Poet and motivational speaker Kwabena Antoine Nixon said that he lived as a nosy child. He stayed curious about every little thing around him.
"I wanted to touch everything: I wanted to see what was going on, who was talking," Nixon said with a nod.
He said that he learned about life through listening to stories that his uncles would share around a table. He also said that he gained insight from his grandmother. She wasn't afraid of offering a child her "old wives tales."
But as Nixon got older, he realized that curiosity in his neighborhood wasn't all that it was cracked up to be. Gangs and crack intruded the streets, creating conflict. Local grocery stores and black-owned businesses started disappearing. One of Nixon’s primary family members lost his life.
"I lost my father at 11 years old to street violence," Nixon said and cleared his throat. "The rest of my teen years were spent just trying to stay alive."
But everything changed when Nixon started producing poetry to ease his pain. Nixon said that he enjoyed scribbling words on pieces of paper and sharing his verses with his classmates or anyone who wanted an earful. From the process, he knew he was meant to be a writer.
As a child when Nixon began writing poetry, he did not know how much of a change it would come to make in his life.
“I knew what poetry was but, I didn’t know anybody made a living off of it,” Nixon said. “I didn’t think it was worth it.”
Into his adulthood years, Nixon moved to Milwaukee, Wis. where he began working with African American youth. He is currently working with 10 high schools in the city as a workshop facilitator. He helps young male students attain good grades and attendance through a program called, “Saving Our Sons- I Will Not Die Young.”
Nixon works as workshop facilitator helping at-risk male students. He influences young African American males toward creating success within their lives and communities.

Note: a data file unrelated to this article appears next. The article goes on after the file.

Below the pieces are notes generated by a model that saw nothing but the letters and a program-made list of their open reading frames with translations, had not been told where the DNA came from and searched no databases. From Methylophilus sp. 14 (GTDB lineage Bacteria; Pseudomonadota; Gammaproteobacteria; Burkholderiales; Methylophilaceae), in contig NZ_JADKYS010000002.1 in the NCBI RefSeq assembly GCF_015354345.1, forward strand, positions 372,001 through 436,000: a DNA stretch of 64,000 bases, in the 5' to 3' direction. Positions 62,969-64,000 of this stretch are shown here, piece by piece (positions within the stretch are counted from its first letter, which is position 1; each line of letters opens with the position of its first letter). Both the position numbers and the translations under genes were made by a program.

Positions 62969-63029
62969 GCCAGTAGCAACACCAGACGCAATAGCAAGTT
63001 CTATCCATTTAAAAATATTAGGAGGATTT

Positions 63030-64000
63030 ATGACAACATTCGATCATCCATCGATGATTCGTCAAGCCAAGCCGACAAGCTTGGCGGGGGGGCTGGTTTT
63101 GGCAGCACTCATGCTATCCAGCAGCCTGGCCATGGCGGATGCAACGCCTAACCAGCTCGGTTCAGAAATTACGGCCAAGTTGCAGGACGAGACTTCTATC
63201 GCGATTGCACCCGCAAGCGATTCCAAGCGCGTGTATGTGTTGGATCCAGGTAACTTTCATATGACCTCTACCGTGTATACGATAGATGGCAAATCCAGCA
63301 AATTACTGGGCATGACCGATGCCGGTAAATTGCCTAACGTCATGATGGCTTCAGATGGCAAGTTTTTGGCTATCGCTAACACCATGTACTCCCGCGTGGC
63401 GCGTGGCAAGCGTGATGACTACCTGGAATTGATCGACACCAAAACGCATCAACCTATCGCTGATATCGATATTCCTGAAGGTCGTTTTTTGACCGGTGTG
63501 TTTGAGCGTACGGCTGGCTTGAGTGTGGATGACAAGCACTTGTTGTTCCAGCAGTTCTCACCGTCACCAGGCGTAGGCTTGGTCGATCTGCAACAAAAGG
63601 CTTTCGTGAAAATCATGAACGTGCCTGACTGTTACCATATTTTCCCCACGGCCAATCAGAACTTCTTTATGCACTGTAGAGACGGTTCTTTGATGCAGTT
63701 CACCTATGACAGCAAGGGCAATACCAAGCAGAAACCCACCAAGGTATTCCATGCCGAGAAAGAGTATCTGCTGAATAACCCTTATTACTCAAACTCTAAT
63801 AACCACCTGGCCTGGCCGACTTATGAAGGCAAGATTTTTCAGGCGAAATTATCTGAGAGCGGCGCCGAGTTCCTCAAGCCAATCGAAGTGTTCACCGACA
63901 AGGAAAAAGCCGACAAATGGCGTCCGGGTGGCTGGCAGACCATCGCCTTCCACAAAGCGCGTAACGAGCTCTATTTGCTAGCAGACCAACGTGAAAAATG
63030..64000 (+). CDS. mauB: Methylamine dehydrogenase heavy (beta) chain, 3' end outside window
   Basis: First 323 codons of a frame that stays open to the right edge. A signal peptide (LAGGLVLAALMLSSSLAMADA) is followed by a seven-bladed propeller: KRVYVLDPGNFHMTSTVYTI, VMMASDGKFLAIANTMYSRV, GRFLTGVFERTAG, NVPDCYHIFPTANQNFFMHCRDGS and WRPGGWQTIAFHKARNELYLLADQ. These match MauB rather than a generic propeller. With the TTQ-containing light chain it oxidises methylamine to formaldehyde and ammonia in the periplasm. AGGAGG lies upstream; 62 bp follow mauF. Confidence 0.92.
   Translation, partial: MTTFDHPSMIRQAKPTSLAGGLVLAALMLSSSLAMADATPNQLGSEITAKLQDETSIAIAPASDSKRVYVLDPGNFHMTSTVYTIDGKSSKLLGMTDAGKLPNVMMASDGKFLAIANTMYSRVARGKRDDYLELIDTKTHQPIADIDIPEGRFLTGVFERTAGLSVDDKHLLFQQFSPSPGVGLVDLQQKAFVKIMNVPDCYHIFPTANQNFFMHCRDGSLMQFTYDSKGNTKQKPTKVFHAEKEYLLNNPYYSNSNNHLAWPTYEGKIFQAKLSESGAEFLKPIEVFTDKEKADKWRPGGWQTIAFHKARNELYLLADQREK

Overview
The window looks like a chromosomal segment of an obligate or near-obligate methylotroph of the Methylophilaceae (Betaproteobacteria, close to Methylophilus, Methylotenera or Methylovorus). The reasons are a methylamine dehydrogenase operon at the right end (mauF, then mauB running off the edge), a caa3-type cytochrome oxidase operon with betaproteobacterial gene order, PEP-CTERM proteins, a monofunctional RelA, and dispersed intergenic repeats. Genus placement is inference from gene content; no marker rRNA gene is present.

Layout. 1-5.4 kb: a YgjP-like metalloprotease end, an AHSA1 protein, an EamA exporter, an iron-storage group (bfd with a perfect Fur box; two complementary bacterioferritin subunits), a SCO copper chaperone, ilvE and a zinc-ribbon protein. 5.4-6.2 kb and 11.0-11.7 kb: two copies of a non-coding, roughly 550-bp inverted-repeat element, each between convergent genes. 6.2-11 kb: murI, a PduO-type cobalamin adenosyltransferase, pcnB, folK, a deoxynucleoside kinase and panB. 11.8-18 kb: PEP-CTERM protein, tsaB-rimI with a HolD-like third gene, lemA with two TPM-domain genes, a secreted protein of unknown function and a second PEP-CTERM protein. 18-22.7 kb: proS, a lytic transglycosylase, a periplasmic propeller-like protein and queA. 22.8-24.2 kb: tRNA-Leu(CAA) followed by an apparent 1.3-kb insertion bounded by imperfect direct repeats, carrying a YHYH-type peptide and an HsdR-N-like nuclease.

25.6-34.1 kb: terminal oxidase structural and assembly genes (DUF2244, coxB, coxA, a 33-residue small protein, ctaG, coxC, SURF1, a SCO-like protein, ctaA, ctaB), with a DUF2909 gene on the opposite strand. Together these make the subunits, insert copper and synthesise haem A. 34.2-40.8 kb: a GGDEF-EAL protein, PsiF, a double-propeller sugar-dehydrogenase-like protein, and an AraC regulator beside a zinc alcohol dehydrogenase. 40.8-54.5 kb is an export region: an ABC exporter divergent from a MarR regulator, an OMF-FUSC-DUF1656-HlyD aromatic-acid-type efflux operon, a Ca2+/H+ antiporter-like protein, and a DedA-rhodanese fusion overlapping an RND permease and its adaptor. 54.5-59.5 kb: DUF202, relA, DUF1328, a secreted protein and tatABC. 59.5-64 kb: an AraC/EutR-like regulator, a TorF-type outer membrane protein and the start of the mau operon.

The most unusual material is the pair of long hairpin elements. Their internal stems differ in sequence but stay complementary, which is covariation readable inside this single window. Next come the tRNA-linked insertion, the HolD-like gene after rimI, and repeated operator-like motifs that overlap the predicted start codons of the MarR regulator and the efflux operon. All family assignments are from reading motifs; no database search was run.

Dafi Malik, project director for the program, said that Nixon has “a gift for inspiring youth.” Malik also said “it was an easy decision to be a part of this movement.”
When working with the kids, Nixon tries to give them a safe environment where they will feel comfortable speaking about their problems. Through writing and speaking about their issues, he hopes that the students will be more willing to make a positive change.
Poetry and youth work had a positive effect on Nixon’s life. He wants that same for the students he works with. He said he wants to give them the expressive skills that he wished he found in himself sooner.
“Had somebody come along and shown me what I do now, I think it would’ve been a different turn out in our neighborhood,” he said.
Outside of the program, Nixon is part of one of the largest poetry sets in the country called “Poetry Unplugged.” The 10-year-old program occurs every Tuesday in Milwaukee and features Nixon as its host. The poetry set includes spoken word artist and open mic nights.
With such success of turning words into art, the reciter said that he wants to continue with his work and positively impact the society. He also said that he plans on continuing spending time with his family and laughing to jokes from the series “Family Guy.”
“I know that’s not good for the talk, but you need a release,” Nixon said with a laugh. “And Stewie is probably the funniest… OK I’ll stop.”
“It’s not so much that I was attracted to poetry as much as I was attracted to writing and expressing myself,” Nixon said as he shifted back in his plastic black chair. “Telling [people] stories of my friends, some who aren’t here now: I’m able to tell that story because I’m still here.”